A forestry worker suffered a fractured hip and a damaged knee after being crushed by a tree trunk.
As a result of the incident, which took place at Westhide Wood in Herefordshire two years ago, the timber firm which employed the man has been fined by the Health and Safety Executive (HSE).
The 24-year-old worker, who has asked to remain anonymous, was one of two men working for Chalford Timber Ltd, based in Leominster.
The worker was using a chainsaw to cut the trunks into three-metre lengths while his colleague was using a forestry machine to lift the trees into position.
Injured at work
As one of the trees was being lifted, it became caught up in the branches of another and broke free, hitting the worker and pushing him against the forestry machine.
The incident left the man in hospital for a fortnight and he can no longer do manual work, forcing him to find a job elsewhere.
Following the incident, the Health and Safety Executive (HSE) launched an investigation and found that the company had not stuck to methods which ensure nobody is placed at risk when machinery is being operated.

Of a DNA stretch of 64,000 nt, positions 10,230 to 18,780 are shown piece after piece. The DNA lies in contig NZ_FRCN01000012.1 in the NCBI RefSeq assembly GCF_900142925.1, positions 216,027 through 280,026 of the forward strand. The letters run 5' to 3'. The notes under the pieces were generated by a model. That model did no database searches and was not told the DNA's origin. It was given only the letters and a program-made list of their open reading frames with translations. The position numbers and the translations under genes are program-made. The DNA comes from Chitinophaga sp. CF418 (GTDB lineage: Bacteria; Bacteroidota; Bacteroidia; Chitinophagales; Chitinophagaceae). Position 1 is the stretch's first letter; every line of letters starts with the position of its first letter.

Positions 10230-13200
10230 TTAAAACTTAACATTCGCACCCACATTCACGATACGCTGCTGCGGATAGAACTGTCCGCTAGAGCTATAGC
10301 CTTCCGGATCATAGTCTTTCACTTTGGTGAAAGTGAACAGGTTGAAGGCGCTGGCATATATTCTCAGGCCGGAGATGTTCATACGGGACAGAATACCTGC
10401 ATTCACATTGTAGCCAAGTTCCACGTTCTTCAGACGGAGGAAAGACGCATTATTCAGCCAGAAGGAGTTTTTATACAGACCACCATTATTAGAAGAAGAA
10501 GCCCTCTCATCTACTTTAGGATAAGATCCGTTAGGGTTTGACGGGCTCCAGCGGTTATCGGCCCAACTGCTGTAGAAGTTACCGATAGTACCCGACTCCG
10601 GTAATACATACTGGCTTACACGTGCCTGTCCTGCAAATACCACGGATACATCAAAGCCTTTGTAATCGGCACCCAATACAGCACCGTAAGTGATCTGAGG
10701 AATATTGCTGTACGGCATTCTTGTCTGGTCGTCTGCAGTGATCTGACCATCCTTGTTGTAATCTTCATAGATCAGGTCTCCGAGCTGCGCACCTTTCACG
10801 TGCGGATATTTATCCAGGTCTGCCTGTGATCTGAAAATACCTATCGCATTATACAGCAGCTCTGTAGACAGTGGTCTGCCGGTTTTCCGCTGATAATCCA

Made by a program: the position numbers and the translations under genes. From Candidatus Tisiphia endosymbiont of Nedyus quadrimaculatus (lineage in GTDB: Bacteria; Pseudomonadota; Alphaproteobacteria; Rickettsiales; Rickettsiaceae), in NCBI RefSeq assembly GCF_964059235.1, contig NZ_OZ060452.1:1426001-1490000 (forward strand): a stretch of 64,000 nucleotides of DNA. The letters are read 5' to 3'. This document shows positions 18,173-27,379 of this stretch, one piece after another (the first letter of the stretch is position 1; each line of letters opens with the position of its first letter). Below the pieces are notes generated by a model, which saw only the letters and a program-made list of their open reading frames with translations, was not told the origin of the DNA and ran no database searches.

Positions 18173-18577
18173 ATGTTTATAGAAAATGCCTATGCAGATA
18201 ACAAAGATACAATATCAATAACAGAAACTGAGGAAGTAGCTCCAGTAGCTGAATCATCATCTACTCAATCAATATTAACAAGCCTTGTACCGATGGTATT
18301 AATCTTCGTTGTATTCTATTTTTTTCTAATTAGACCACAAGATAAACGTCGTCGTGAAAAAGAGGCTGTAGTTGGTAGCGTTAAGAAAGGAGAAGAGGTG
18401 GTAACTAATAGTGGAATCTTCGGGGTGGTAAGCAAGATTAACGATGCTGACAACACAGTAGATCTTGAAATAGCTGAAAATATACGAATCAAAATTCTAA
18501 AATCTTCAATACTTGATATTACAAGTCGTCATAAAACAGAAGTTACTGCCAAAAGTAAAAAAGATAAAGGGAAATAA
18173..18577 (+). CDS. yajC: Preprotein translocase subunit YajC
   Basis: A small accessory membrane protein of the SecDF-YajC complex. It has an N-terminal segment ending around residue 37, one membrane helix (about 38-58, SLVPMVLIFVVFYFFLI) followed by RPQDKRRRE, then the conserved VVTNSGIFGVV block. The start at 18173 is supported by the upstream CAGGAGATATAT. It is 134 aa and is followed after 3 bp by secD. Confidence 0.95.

The HSE told Hereford Magistrates’ Court that the operator of the machine should have made sure the man on the ground was in a safe area and in view before continuing his operation.
Chalford Timber Ltd, of Nordan, Leominster, Herefordshire, was fined £8,000 and ordered to pay £16,335 in costs after pleading guilty to breaching Section 3(1) of the Health and Safety at Work etc Act 1974.
After the hearing, HSE inspector Christopher Gregory said the incident should never had taken place.
He said that forestry was a potentially dangerous profession and people in the industry should be aware of the risks. However he said workers and machinery should be kept apart at all times to reduce the risk of injury.
Date Published: August 13, 2014
Author: David Brown